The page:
11 Million Retirees Will Struggle With This Expense

Paying for long-term care is difficult for millions of today’s seniors. But the problem is about to get much worse, according to findings from the nonpartisan research organization NORC at the University of Chicago.

By 2033, more than 11 million retirees age 75 and older will not be able to cover the cost of assisted living. And to make matters more difficult, these same folks are unlikely to qualify for Medicaid, meaning they will be stuck with a bill they cannot pay.

The challenge for these seniors will be coping with the fact that they are middle-income, meaning they are too poor to fund their own care yet too rich to qualify for Medicaid. The number of seniors who will fall into this middle-income group is expected to grow by 89% — or 7.5 million — between the years of 2018 and 2033.

For many of these folks, living independently will not be an option. Researchers point out that as people grow older, there is an increasing risk that they will experience more health needs, less mobility and a higher risk of cognitive impairment. That means they will face the daunting challenge of paying for the help they need.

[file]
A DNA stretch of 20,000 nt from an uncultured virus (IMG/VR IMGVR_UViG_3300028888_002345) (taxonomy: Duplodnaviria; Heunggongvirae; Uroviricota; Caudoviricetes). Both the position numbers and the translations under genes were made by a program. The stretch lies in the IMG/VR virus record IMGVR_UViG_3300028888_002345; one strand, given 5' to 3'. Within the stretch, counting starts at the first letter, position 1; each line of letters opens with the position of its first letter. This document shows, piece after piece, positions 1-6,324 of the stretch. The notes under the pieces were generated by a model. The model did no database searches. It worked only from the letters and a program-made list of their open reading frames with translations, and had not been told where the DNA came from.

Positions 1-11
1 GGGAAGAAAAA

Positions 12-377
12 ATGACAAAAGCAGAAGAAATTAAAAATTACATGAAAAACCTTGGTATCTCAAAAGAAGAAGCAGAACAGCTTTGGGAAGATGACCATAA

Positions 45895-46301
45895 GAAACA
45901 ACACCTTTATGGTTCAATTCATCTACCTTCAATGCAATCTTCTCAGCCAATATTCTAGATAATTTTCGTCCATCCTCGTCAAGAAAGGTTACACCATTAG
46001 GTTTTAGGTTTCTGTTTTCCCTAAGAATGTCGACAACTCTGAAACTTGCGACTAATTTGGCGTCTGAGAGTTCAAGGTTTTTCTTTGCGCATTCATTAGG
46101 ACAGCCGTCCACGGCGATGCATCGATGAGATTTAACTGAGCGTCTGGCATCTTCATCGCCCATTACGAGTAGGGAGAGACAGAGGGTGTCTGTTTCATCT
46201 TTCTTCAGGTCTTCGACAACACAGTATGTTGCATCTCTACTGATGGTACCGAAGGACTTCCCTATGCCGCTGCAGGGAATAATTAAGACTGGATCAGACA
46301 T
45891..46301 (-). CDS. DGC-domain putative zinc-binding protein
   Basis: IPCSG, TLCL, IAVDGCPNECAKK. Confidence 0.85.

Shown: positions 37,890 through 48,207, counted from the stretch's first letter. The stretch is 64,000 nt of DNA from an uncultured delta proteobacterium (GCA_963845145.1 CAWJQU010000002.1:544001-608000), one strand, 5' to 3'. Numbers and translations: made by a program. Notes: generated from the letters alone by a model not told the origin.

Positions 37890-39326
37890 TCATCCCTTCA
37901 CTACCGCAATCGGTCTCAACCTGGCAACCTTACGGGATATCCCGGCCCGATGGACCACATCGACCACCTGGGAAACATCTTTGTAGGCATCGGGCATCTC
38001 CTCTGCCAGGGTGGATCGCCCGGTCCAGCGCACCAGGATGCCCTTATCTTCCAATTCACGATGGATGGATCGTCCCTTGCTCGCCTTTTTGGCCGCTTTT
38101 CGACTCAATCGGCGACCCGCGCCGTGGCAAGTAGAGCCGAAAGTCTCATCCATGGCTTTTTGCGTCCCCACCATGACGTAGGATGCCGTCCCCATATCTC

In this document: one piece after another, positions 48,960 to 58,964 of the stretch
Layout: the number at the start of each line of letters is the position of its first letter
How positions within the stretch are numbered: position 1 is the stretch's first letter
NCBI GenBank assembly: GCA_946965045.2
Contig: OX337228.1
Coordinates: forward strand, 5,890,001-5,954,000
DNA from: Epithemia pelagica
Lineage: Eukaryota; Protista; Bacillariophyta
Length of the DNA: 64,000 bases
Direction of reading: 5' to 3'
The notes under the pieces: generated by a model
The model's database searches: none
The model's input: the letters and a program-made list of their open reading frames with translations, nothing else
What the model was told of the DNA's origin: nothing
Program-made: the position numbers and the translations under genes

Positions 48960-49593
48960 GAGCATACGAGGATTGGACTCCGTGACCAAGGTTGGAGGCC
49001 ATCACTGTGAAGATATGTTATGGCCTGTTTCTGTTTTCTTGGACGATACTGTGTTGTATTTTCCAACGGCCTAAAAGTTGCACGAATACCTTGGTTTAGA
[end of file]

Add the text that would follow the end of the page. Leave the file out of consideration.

In a press release summarizing the report, Caroline Pearson, senior vice president at NORC (formerly called the National Opinion Research Center) and the lead author of the study, says:

“Without a comprehensive long-term care system in this country, for all but the lowest-income individuals, the costs of senior housing and caregiving support falls to seniors and their families. Sadly, most middle-income seniors may not have the financial resources to pay for the care they want and need.”

The researchers project that by 2033, nearly three-quarters of middle-income seniors — 72%, or about 11.5 million seniors — will have less than $65,000 in income and annuitized assets. That is the average amount of cash they would need to pay for private assisted living and medical care, the researchers say.

Even if these seniors sell their homes to generate funds, it will still leave 39% of middle-income seniors — about 6.2 million — without the resources necessary to pay the costs, according to the study.

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